Tuesday, January 20, 2009

Its 2:28 AM in Sydney

I hope to hell you're getting ready to see the world change in 30 odd minutes and not reading this in real time.
I made a promise to myself that I would watch this when I could hear every word and let it wash over me.
To me this means hope.
Yep cynical jaded me has just said that.
What I think or write means nothing.
I'm waiting to see history happen and I feel a pure sense of hope and want to do whatever I can to make this a real thing, tangible and important.
I'm not even American.


Anonymous said...

On Saturday August 28, 2008, an article appeared in Slate Magazine titled "If Obama Loses: Racism is the Only Reason McCain Might Beat Him."
Today, I witnessed the inauguration of the first black President, Barack Hussein Obama. Although it did not mark the end of racism, for me it marked a beginning. Only a few months ago, I doubted the likelihood of his presidency, I assumed the world was as depicted in that article. Don't get me wrong, I believe that world still exists but I didn't count on the excitement, inspiration and hope that Barack Obama would generate to drown out that noise. His talk of inclusiveness has resonated with not just Americans, but the world…it's estimated that more people watched his inauguration than any event…EVER. For all the criticisms of the United States, what President Obama has said is true "in no other country is his story possible." It's a miracle when something restores your faith in humanity. If we can elect the first black president then why can't we do anything we once thought impossible (okay, not impossible but not likely in the lifetime of me or my 81-year-old father). The most important lesson for me is to dream big. Hope is a powerful thing…without it, what's the point of living.

Not my guest post...just me ranting through tears of happiness. xoxolisa

Anonymous said...

Really wish I shared your optimism on this. Perhaps I have no sense of history. Old President out, new one in. Think Obama should be judged by his actions in office. We'll see. In a supposedly (and I use that with caution) integrated, equal society, why should the colour of his skin matter? The fact it's such a big deal surely has more to do with the continuing deep-seated issues of racial prejudice and restrictions on opportunity in the US? Let's hope that changes.

In any event, I'm for equality, better dealings with "Arabworld" (a Qatari friend's word, not mine) and economic improvements.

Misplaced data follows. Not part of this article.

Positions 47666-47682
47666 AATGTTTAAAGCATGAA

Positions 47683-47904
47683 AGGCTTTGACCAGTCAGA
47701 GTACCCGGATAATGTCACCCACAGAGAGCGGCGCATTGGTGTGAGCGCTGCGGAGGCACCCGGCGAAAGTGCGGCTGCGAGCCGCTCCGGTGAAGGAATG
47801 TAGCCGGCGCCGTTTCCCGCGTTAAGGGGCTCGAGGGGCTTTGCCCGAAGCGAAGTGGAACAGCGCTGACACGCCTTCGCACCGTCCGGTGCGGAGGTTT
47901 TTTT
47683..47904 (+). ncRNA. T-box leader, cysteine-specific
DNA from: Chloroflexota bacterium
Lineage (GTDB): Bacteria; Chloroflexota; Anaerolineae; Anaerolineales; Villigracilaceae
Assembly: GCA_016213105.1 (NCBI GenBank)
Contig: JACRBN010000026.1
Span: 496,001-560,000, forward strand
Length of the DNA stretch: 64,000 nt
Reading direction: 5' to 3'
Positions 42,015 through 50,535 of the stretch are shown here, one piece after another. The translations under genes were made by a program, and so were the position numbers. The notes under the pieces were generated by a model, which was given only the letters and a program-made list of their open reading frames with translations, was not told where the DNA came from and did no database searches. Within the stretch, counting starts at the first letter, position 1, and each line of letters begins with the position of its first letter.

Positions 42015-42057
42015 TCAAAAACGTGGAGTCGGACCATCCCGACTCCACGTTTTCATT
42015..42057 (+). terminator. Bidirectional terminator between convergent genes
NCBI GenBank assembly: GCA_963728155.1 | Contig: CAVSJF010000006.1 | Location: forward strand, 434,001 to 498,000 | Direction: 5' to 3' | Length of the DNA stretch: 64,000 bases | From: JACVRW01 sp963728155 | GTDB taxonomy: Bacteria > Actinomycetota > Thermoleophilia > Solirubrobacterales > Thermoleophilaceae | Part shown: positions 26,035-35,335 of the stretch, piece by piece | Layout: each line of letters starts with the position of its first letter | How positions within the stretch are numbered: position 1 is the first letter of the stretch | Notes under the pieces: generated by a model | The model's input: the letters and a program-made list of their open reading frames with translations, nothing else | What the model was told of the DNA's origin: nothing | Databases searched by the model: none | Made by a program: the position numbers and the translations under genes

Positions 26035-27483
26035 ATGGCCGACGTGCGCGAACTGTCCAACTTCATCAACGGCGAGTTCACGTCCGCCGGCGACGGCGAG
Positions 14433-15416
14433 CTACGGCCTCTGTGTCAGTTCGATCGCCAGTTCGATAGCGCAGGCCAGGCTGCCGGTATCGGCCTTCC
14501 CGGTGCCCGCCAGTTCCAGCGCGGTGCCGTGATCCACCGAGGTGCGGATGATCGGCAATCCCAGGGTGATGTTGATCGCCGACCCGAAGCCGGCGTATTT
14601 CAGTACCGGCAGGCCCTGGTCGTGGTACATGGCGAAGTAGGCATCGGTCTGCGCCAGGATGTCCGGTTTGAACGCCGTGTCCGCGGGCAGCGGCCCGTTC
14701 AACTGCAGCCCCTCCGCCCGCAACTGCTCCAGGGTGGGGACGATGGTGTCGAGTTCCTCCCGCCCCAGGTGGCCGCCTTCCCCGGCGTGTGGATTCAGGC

Anonymous said...

But you forget one important thing...this is also a call to action for Americans and the world. Judge Obama by his policies but don't forget to judge yourself and how you have contributed to make this world better. I do not suffer from some notion that Obama is a miracle worker nor do I think I can make a change alone... Lisa

Anonymous said...


I know you well and I know that you do not usually embrace these sort of events with a sense of optimisim. Am I correct?

I think/I hope that most people in this world feel hope today. I also think that Obama and Lisa are correct. It is about all of us. We can, we all must make a difference and lend a helping hand.

Take care my good friend and keep the faith.


Anonymous said...

I see Barack Obama as a leader of true vocation and nobility such as is almost impossible to encounter in politics. As far as the racial issue goes, I believe that his victory effectively refutes the sociological cliches about race being a barrier to success in today's society which I never entirely bought into anyways.

Anonymous said...

Best wishes to you and thanks for your optimism. Life here in Ann Arbor can't be beat! Let me know when you are passing through the States again...or NYC at Mama's place.

Anonymous said...

Agree Obama is an improvement over the last incumbent. Seems like a decent chap, has his wits about him and is a good role model.

Curmudgeonly points:

Not the "first black president", just the first in the US of A. Even South Africa managed to elect a black president as far back as 1994.

Given that the last two US secretaries of state have been "African American", "colour" is clearly not a bar to high office.